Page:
"Rethinking Modernisms from Postcolonial Indian Periodicals" Modernist Print Cultures of the South : A Workshop on Methods and Archives

Intervenant : Laetitia Zecchini

University of Adelaïde
Ingkarni Wardli L7 Conference Room, North Terrace Campus, The University of Adelaide
(and online)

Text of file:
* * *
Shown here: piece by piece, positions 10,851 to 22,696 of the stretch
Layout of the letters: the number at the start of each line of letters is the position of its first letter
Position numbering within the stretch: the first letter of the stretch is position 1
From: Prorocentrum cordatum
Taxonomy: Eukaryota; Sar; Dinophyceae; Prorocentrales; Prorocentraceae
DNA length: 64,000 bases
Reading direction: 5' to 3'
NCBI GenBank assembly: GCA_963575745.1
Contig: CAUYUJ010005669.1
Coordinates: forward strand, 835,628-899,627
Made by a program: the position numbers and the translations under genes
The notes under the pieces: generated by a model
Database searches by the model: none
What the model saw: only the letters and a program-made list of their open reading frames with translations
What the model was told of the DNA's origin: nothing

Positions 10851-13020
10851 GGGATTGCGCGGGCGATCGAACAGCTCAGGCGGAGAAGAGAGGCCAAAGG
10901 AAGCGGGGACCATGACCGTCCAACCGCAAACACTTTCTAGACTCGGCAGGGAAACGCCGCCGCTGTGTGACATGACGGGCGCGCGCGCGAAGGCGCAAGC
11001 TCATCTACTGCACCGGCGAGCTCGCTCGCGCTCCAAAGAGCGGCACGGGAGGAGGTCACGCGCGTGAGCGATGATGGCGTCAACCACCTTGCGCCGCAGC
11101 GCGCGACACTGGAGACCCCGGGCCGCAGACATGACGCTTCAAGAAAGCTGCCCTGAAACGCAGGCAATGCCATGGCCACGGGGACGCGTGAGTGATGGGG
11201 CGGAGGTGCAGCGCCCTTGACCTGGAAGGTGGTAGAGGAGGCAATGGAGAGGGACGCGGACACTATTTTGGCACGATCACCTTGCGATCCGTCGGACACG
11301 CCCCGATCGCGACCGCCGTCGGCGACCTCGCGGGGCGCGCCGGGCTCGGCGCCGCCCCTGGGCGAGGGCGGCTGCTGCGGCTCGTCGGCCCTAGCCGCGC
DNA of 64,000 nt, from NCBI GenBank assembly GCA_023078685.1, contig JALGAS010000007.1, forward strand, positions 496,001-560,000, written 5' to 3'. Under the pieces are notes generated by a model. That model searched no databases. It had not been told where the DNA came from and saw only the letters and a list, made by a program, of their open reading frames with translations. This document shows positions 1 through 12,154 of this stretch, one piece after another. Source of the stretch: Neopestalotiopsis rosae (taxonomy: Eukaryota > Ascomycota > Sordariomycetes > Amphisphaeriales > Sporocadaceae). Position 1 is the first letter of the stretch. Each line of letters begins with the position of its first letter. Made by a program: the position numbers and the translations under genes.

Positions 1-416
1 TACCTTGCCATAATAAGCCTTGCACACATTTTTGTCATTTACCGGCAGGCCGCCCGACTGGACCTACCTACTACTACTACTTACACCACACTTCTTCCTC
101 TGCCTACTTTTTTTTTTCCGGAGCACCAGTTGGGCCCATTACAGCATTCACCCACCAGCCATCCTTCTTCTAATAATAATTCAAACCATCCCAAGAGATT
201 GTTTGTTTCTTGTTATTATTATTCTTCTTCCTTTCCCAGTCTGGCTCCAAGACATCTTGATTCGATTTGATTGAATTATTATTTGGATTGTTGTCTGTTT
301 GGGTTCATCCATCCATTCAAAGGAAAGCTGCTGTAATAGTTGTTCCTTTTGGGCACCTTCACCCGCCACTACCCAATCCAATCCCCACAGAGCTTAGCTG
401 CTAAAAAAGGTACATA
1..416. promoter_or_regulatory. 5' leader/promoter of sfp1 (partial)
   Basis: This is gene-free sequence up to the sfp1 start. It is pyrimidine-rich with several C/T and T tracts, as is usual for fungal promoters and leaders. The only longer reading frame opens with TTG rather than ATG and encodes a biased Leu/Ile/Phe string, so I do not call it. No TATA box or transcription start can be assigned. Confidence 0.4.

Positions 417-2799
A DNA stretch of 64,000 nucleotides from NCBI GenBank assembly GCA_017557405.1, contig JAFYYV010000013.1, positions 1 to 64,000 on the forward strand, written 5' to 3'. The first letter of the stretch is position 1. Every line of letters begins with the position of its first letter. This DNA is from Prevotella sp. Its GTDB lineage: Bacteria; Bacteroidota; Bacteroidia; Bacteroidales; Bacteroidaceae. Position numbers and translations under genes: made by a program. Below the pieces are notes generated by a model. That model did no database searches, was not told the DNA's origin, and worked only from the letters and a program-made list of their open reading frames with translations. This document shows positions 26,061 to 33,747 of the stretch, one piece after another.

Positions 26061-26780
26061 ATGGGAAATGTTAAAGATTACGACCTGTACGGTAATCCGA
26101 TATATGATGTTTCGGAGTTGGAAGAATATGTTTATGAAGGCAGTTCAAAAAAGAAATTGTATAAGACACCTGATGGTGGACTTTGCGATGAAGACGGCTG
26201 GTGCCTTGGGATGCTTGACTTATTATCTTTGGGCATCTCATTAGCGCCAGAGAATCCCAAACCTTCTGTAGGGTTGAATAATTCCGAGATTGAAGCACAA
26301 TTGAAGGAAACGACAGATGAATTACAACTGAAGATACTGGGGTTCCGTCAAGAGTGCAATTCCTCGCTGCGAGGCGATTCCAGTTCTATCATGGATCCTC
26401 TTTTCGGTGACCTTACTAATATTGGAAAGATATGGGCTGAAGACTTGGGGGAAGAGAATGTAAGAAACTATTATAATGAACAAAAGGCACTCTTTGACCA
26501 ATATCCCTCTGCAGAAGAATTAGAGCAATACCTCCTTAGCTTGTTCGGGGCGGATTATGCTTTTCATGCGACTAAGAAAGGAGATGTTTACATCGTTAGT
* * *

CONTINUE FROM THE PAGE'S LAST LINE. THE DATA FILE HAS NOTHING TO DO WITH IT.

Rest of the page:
Building on work conducted on long-neglected periodicals, such as the anti-establishment little magazines of the 60s, many published from Bombay, and the journals sponsored by the US-backed liberal ‘front’ during the Cold War – some of which became forums for dissent or critique, and also cleared a space for modernism – I argue that modernisms in the Global South were both crucially mediated and (re)invented through the print medium. These ‘archives of minority’, as I have defined these periodicals help us reconsider modernism in different ways. First, and looking at their intertextual, often artisanal practices of collages or assemblages of texts and quotations, I would like to examine the ‘scissors-and-paste modernism’ they illustrate, which may help us reconsider modernism within a global paradigm of recycling. Second, and looking at the multifarious ‘littleness’ of these periodicals (including in the ‘little forms’ they privileged, i.e. the poems, excerpts, quotations, reviews), I wish to show how modernism in the Global South is inseparable from the paradigm of minority – but a minority less understood as predicament, than as ‘resource’ (Leela Gandhi in another context). Third, modernism in the Global South is necessarily politicized, and cannot be separated from postcolonial, decolonial and Cold War struggles. Modernism, as I will try to show, was necessarily a fraught and contested terrain in India. The Cold War, for instance, was also a period when (a certain kind of) modernism was globalized and weaponized, and when many Indian writers and artists struggled to hone a modernism of one’s own. Postcolonial periodicals represent a fascinating archive to explore these struggles.

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